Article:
You can find even more information on our website www.huntingtonsociety.ca under What is Huntington Disease.

Together, we spread the word and work towards a world free from Huntington disease. 

Contact us at  communications@huntingtonsociety.ca for more information.



Huntington Society of Canada
151 Frederick Street, Suite 400, Kitchener, ON N2H 2M2
Ph. (519) 749-8491  |  Toll Free: 1-800-998-7398  |  Fax. (519) 749-8965

Privacy Statement  |  Privacy Policy

© The Huntington Society of Canada. All Rights Reserved



2015 Economic Burden of Injury in Canada Report

To our partners,

In April, Parachute will be releasing an updated Economic Burden of Injury in Canada Report. The previous report was released in 2009.

The OIPRC would like to assess practitioner interest in a webinar on this report - its data and implications. The webinar would be held in May and would include:

* The national perspective presented by Parachute
* The Ontario perspective presented by OIPRC
Would you participate in this webinar? Vote now!<http://ebiwebinarpoll.questionpro.com>

Stephanie Cowle
Health Promotion Coordinator, Data & Knowledge Exchange
Ontario Injury Prevention Resource Centre

The OIPRC is operated by

150 Eglinton Ave East, Suite 300
Toronto, Ontario, M4P 1E8
Check out Parachute's Horizon horizon.parachutecanada.org<http://horizon.parachutecanada.org/>

[http://www.parachutecanada.org/emailsignature/facebook.png]<http://www.facebook.com/parachutecanada> [http://www.parachutecanada.org/emailsignature/twitter.png] <http://www.twitter.com/parachutecanada> [http://www.parachutecanada.org/emailsignature/youtube.png] <http://www.youtube.com/parachutecanada>

Home and Community Care Survey to Northerners_EN.pdf


Current NE LHIN Employment Opportunities
Financial Analyst
The North East LHIN is seeking a dynamic individual to be responsible for the processing, reconciling and analyzing of financial allocations to Health Service Providers (HSP). In addition, this role is a key player in the corporate accounts payable function, month end and year end reporting process. Reporting to the Senior Director, System Performance, you will assist with financial system design and development and with financial and statistical data extracts and data analysis.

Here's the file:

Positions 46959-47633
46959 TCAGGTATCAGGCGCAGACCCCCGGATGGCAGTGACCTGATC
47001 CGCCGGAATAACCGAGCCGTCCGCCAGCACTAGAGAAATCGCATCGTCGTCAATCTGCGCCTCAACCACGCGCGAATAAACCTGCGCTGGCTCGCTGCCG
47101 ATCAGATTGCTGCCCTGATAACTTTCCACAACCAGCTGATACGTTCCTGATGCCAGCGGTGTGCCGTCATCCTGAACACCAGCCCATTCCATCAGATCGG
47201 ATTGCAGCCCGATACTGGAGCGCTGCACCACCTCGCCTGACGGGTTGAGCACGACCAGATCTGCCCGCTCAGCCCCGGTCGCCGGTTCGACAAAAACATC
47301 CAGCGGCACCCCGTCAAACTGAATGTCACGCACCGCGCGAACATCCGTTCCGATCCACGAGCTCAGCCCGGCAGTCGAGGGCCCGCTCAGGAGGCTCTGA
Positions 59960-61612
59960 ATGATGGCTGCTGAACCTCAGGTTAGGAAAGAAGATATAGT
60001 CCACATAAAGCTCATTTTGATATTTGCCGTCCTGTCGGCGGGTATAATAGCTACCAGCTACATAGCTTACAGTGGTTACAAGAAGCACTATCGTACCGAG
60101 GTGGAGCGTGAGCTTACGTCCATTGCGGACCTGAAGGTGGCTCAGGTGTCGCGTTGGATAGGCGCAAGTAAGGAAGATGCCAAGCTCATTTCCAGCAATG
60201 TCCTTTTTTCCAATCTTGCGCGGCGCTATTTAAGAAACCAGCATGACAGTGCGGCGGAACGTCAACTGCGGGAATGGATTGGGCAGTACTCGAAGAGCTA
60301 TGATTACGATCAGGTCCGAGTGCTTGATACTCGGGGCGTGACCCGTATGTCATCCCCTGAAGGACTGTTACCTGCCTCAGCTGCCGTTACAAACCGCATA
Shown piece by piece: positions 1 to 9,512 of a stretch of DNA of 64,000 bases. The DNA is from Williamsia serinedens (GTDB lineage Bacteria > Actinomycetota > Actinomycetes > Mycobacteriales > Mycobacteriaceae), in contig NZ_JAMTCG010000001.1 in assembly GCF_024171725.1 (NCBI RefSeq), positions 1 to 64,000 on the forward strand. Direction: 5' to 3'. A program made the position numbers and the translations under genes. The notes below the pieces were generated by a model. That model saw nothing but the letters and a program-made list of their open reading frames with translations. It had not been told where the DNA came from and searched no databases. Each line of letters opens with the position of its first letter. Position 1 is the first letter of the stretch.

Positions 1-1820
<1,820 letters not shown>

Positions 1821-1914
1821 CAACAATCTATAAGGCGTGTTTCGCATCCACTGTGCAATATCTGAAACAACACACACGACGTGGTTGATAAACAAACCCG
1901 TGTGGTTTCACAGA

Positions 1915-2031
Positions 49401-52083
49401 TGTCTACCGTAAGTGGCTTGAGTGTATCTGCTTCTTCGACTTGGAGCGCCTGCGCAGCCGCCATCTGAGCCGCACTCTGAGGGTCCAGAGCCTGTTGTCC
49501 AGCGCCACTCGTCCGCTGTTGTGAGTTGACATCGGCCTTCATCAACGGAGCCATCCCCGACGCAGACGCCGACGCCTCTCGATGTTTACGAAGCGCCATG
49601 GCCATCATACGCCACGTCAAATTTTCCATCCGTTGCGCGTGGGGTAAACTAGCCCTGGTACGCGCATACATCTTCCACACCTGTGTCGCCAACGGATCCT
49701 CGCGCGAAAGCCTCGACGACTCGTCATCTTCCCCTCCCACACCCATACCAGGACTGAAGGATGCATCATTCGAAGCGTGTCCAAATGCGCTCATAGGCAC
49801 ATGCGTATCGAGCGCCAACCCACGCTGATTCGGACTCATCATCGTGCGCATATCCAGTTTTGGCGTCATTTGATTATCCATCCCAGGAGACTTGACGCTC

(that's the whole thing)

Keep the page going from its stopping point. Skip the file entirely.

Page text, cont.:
Click here to visit our employment page



CoLFHT Team Record Winter 2014.pdf

www.northeasthealthline.ca – March 2013

December 4, 2013


If you have news to share – and we know you do – the northeasthealthline.ca can help you spread your message across your district, and the entire northeast.

Post news about your organization; recruit new hires through the careers section; and share important upcoming events like flu clinics, exercise programs, breastfeeding clinics, information sessions, etc.

The new News option will go live on December 12th. As with the rest of your profile, you control the content and will need only look for the "submit" tab to have your message seen by www.northeasthealthline.ca visitors. If you wish to have a news, event, or career item posted in time for the December 12th launch, please e-mail healthline@ne.ccac-ont.ca

As a reminder, if you are already onboard as a participating health care organization, we ask that you please review your current profile. This will ensure that northern residents, your patients/clients, and other health care providers have the most accurate information about your organization possible. To update your information, click Submit Content, and then simply update your service profile.

If you want your organization to be profiled on www.northeasthealthline.ca, click on suggest a new service profile. Enter your information into the fields, hit Submit Service at the bottom of the page, and your new profile will be reviewed and verified by North East CCAC staff promptly.

The www.northeasthealthline.ca website is your user-friendly, 24/7 resource providing the public and other health care providers with access to accurate and up-to-date health service and program information in the northeast. From hospitals to long-term care, Community Care Access Centres to community support services, www.northeasthealthline.ca currently features 1500+ active service profiles, with many more to come.